The announcement was then repeated in rather broken French. Mr and Mrs Price were worried. The train from Dorset, run by Wessex & Solent Lines, which had just been taken over by the French company SNCF, was already half an hour late, and it was clear that they would miss their connection at King's Cross, the 10.35 Ransom Express to York.
The first day of their holiday, which they planned to spend in Scarborough, had started badly. The SNCF official at Wareham in Dorset had been adamant: they could only have a ticket to York on the family Railcard, because Railcards were not accepted by Yorkshire Runner, operating the York to Scarborough line; if they bought a ticket all the way through to Scarborough, they would have to pay the full price.
At least Wareham station was still open. There had been one attempt to close the line between Weymouth and Bournemouth but the Government had said it was 'socially necessary'. But SNCF was already running down the number of trains to the minimum specified in the franchise.
As the train, in SNCF livery, was already waiting at Wareham, the Prices didn't argue about the tickets. They would have to sort it out at York.
The Prices had been warned of possible delays. Waterloo had seen a huge rise in the number of trains at rush-hour times, with many private operators seeking to run trains for commuters. They now had a right of access to the lines but it was placing intolerable pressure on platform space.
Few operators had come forward to take up one of the 35 'area franchises' being offered by British Rail. But the other side of BR's privatisation blossomed, with dozens of operators seeking to run trains at peak times.
The Prices missed their Ransom Express. The next one was not until 4pm and the man in the Ransom ticket booth was also friendly but adamant. Their ticket was valid only for the Ransom.
'Your best chance for a refund is to apply to SNCF. Under the Passengers' Charter, they are supposed to give you your money back. And look, I'm not supposed to tell you this but there are both LNER and Yorkie trains to York in the next hour, but you'll have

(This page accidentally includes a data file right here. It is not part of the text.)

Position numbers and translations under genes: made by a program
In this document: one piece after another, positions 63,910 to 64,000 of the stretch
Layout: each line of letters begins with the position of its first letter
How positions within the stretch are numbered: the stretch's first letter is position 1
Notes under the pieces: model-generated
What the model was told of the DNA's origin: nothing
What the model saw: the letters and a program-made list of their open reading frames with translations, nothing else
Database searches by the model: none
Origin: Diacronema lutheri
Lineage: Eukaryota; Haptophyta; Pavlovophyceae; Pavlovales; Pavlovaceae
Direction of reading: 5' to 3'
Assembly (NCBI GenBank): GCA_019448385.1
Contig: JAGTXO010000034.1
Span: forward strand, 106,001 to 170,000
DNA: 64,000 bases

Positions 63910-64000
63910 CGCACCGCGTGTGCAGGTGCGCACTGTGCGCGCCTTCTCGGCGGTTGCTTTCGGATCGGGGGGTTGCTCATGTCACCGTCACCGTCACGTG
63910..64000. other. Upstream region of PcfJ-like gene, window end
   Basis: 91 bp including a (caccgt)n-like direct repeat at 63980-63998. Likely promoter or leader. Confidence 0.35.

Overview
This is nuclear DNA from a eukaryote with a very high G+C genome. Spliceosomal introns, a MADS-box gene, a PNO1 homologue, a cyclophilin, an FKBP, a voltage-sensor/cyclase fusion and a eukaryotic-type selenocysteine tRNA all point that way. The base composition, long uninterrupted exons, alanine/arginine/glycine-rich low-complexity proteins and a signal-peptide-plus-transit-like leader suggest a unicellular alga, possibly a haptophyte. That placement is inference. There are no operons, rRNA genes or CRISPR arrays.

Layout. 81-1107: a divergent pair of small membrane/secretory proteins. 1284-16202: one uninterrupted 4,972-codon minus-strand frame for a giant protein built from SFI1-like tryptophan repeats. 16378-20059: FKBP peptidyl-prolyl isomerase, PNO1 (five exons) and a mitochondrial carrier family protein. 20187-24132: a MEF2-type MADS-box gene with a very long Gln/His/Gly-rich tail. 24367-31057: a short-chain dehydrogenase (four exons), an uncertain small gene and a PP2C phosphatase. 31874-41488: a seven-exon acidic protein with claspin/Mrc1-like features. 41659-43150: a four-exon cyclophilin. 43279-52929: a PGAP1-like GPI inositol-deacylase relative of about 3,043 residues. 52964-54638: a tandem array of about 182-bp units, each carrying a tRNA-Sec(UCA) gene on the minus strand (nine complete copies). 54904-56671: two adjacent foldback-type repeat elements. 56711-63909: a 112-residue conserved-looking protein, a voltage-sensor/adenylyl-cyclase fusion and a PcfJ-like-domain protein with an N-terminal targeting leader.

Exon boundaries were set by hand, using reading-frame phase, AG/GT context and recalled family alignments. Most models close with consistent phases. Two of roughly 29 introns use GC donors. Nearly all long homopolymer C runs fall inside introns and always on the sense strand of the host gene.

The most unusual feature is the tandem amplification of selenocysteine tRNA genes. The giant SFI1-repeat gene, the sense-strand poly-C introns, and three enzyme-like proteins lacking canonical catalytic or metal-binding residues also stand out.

to buy the tickets from them.'
Mr Price sighed. Without the Railcard, the return fare from Wareham to York would have been nearly pounds 300, but he had paid only pounds 200 for himself and his wife and pounds 10 each for their two children, Mark and Carol. The Government was close to achieving its aim of near-zero inflation, but this did not apply to the railways because subsidy was being progressively removed. Fare increases had been near 10 per cent for several years.
Now he would either have to wait for the next Ransom train at 4pm or pay the pounds 90 single fare to York for himself and his wife and another pounds 30 for Mark and Carol, because neither LNER nor Yorkie, the other companies running services to York, accepted the SNCF/Ransom railcard. They chose to look at the sights of London for a few hours.
The ride to York was pleasant enough with only a slight delay, caused by a row over the track allocations on the Welwyn viaduct. Ransom apparently could not get an early slot to go across because LNER and the local services had bid more money to be allowed to use it at rush hour.
Ransom offered an airline- type meals service, pre-booked and delivered to your seat. Mr Price could have relaxed if only he had not heard rumours about Yorkshire Runner's service to Scarborough not running because of a dispute between the company and the Franchise Authority. The rumours proved only partly justified. Yorkshire Runner was in dispute over train frequency, and at present there was only one every two hours.
After a 90-minute wait, the train came along, an old diesel with standing room only.
When the family emerged bleary-eyed from Scarborough station at 10pm, Mr Price was confused. He remembered the station being close to the town centre, but the train had deposited them a mile outside town.
'Ah yes,' explained the taxi driver, 'they're moving the station because they've flogged off the old one. They're building a new Safeway . . .'